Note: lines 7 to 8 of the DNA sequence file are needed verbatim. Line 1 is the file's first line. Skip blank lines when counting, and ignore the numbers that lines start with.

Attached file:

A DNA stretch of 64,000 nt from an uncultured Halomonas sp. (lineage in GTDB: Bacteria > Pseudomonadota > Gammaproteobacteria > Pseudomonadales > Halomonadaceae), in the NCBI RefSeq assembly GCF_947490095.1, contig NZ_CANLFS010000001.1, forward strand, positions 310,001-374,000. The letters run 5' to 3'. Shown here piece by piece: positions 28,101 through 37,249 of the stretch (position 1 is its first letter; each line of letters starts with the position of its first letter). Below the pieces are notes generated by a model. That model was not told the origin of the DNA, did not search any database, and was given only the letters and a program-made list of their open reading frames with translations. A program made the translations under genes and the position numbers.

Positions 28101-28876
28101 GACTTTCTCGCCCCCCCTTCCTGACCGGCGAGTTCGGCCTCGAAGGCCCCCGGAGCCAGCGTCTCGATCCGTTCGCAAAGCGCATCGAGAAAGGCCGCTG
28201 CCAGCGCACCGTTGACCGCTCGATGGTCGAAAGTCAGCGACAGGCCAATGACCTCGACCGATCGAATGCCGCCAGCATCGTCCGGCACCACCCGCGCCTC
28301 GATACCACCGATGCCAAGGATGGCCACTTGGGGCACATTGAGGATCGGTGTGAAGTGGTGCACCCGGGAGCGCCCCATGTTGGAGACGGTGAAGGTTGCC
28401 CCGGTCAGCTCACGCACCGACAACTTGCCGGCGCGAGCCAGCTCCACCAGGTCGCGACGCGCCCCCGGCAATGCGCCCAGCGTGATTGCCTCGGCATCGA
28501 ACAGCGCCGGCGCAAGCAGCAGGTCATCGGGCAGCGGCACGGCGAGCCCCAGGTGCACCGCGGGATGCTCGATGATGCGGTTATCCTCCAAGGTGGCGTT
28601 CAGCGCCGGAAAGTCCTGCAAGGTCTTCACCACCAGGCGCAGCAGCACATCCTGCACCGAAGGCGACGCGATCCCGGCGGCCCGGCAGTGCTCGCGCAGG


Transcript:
28501 ACAGCGCCGGCGCAAGCAGCAGGTCATCGGGCAGCGGCACGGCGAGCCCCAGGTGCACCGCGGGATGCTCGATGATGCGGTTATCCTCCAAGGTGGCGTT
28601 CAGCGCCGGAAAGTCCTGCAAGGTCTTCACCACCAGGCGCAGCAGCACATCCTGCACCGAAGGCGACGCGATCCCGGCGGCCCGGCAGTGCTCGCGCAGG